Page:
Why does the Department of Homeland Security refuse to reunite this mother and child?
There is a girl being detained in Chicago who shouldn't be here.
She's 7. She and her mother fled Congo and arrived in Southern California in November seeking asylum. They followed all the rules, passed an initial screening that found they have a strong case for asylum, and then were separated with no explanation. The mother remained at an immigration facility in San Diego -- and the child was taken 2,000 miles away.
Four months later, she remains here. And now I'm wondering if there are more children like her being held in Chicago or other places in the country, children who came seeking safety only to be ripped apart from their families because our government wants to send a bullying message to the world: Stay away.
Late Friday, U.S. Sens. Dick Durbin and Tammy Duckworth of Illinois, responding to an initial column I wrote about the girl, sent a joint letter to Kirstjen Nielsen, the head of the Department of Homeland Security urging her "to immediately reunite this child with her mother."
Per the letter: "This is reportedly only one of many recent cases in which DHS has separated the children of asylum-seekers from their parents. ... This would be an unacceptable breach of our legal and humanitarian obligations to innocents who are fleeing war and terrorism."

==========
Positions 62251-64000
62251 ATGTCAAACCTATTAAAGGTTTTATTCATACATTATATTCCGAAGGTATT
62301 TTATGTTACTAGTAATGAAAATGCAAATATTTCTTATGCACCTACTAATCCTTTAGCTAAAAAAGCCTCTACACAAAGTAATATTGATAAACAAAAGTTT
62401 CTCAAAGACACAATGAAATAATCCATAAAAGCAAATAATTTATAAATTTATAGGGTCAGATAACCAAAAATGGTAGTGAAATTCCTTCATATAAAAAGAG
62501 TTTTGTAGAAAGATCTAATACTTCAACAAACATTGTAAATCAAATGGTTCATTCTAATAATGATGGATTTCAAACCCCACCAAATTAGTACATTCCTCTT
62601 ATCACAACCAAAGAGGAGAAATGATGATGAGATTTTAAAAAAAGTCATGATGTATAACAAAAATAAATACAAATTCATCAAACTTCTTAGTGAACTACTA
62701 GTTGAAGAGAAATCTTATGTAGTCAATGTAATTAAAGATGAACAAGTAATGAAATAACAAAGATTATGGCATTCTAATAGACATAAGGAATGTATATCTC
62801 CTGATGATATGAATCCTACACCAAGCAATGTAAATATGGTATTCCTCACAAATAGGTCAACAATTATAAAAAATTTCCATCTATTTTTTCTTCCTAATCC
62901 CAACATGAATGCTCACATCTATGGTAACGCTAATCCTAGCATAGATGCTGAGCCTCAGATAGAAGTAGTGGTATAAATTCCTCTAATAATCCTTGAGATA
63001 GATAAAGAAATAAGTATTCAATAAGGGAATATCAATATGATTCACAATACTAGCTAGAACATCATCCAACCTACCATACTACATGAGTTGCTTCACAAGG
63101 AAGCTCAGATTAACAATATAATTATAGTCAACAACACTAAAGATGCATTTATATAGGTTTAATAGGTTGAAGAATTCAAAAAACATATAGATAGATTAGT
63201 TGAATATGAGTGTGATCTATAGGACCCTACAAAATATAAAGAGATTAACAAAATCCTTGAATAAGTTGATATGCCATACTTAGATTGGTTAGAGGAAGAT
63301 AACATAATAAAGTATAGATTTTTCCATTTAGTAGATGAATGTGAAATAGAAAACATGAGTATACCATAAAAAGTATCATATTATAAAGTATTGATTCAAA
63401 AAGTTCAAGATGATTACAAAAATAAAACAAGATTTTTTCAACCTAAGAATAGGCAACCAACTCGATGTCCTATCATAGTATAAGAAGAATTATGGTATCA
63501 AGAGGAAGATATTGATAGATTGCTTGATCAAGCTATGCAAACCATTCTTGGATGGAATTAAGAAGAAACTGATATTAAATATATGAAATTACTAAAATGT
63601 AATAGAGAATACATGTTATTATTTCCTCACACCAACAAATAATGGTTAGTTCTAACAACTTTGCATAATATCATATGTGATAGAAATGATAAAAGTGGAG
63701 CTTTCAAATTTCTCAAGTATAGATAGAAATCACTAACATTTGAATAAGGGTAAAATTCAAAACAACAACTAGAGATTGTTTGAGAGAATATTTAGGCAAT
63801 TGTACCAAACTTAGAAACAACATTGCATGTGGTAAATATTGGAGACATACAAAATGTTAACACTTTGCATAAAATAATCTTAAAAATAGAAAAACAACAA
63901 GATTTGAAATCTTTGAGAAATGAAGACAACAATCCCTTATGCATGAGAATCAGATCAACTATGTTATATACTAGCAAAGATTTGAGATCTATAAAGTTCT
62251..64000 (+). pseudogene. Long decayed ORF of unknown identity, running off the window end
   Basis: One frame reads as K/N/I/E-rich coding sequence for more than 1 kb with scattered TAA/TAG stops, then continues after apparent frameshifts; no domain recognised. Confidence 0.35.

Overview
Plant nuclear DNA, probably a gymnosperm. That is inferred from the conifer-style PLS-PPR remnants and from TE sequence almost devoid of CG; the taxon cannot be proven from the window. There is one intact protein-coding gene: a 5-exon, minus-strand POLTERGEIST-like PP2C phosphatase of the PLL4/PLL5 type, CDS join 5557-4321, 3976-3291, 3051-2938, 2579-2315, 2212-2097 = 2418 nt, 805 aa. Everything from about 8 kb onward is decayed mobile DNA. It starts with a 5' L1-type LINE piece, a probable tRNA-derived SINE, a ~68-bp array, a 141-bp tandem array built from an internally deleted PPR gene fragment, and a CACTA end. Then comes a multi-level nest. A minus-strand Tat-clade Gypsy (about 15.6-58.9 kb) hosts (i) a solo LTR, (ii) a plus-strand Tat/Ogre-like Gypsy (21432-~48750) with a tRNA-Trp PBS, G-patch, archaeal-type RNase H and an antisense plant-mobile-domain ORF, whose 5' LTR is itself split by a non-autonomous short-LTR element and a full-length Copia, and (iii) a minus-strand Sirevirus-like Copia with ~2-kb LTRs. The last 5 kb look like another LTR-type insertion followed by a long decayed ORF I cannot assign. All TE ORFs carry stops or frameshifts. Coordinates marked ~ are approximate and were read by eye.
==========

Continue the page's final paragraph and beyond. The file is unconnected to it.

The American Civil Liberties Union has filed a lawsuit on behalf of the mother and child and on Friday filed an injunction asking a judge to reunite the two. Homeland Security officials have said they can't comment on pending litigation, and initially the department refused to answer even general questions about DHS policy regarding asylum seekers.
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Over the weekend, the department's acting press secretary, Tyler Houlton, finally sent me a statement: "DHS does not currently have a policy of separating women and children. However, we retain the authority to do so in certain circumstances -- particularly to protect a child from potential smuggling and trafficking activities."
The statement went on to say that due to "numerous intelligence reports and cases where kids have been used and trafficked by unrelated adults in an effort to avoid detention" the government has to "ensure the child is not a victim of trafficking and they are with a bona fide parent or legal guardian."
"If we are unable to confirm this relationship we must take steps to protect the child, which may result in placing them with HHS as an unaccompanied child," Houlton wrote in the statement, referring to the Department of Health and Human Services.
He concluded: "We ask that members of the public and media view advocacy group claims that we are separating women and children for reasons other than to protect the child with the level of skepticism they deserve."